DEC 27, 2016 6:52 PM PST

New Experimental Drug To Mend Heart Failure

WRITTEN BY: Kara Marker

Cimaglermin, a new drug under investigation, could be the future of cardiovascular medicine. A new study from scientists at Vanderbilt show the possibility of the drug for the restoration of cardiac function after heart failure, a leading cause of death for Americans.


More often than not, heart failure patients with severe left ventricular systolic dysfunction in particular do not respond well to current methods of treatment, which led researchers to cimaglermin as an alternative.

Led by Vanderbilt’s Daniel L. Lenihan, MD, researchers conducted a study with 40 heart failure patients who had all been receiving optimal medical therapy post-heart failure for at least three months before they entered the trial and began receiving cimaglermin. However, the researchers only examined the effects on safety and efficacy for a single dose of cimaglermin.

Compared to control participants who were just given a placebo, participants who received the single infusion of cimaglermin showed a substantial increase in pumping capacity, measured in terms of left ventricular ejection fraction. While still an experimental drug, cimaglermin was already being shown to boost the natural mechanisms for repairing all aspects of heart: structural, metabolic, and contractile elements.

“Instead of blocking the fundamental mechanisms that lead to cardiac injury, the early results with cimaglermin suggest that it may also be possible to administer therapeutics that allow the failing heart to repair itself using its own repair mechanisms,” explained Douglas L. Mann, MD, FACC, editer-in-chief of JACC: Back to Translational Science. The current study showed that the most common side effects of the drug were nausea and headaches.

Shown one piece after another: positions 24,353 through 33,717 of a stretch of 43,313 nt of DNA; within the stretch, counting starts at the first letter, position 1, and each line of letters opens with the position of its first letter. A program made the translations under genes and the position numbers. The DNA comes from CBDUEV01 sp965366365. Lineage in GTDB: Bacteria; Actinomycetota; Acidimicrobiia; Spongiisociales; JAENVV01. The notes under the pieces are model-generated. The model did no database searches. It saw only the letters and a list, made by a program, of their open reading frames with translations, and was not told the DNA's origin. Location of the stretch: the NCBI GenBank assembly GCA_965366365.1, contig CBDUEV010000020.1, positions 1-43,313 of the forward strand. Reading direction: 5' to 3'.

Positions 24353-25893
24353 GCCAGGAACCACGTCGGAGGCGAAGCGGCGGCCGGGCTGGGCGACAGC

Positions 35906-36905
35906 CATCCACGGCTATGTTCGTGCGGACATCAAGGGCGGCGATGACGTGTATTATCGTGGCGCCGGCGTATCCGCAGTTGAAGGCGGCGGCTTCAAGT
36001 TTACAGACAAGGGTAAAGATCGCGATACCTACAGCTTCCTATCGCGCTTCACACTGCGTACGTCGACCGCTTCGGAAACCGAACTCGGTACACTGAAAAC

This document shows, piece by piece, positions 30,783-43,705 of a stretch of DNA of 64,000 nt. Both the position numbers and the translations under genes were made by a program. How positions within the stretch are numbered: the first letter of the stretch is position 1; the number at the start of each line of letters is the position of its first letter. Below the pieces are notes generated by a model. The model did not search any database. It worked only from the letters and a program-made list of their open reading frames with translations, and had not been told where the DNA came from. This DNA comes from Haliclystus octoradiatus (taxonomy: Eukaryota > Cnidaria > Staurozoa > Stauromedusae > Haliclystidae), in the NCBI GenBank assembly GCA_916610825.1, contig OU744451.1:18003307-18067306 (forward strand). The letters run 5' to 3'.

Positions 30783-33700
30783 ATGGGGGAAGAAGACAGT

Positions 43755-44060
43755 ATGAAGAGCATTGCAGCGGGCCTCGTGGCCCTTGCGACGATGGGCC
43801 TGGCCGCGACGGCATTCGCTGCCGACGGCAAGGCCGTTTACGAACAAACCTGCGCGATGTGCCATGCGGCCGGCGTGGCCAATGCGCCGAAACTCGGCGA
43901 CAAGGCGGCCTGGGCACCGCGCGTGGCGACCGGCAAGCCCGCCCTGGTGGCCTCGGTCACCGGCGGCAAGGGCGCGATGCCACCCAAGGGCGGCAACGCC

“As with all experimental therapeutics, additional studies will be required and subject to regulatory review to determine if the relative risks and benefits of cimaglermin warrant approval,” said Lenihan. Studies will continue with more participants and more doses of the drug.

Lenihan’s study was recently published in the journal JACC: Basic to Translational Science.

Sources: Vanderbilt University, American College of Cardiology

About the Author
Master's (MA/MS/Other)
I am a scientific journalist and enthusiast, especially in the realm of biomedicine. I am passionate about conveying the truth in scientific phenomena and subsequently improving health and public awareness. Sometimes scientific research needs a translator to effectively communicate the scientific jargon present in significant findings. I plan to be that translating communicator, and I hope to decrease the spread of misrepresented scientific phenomena! Check out my science blog:
You May Also Like
Loading Comments...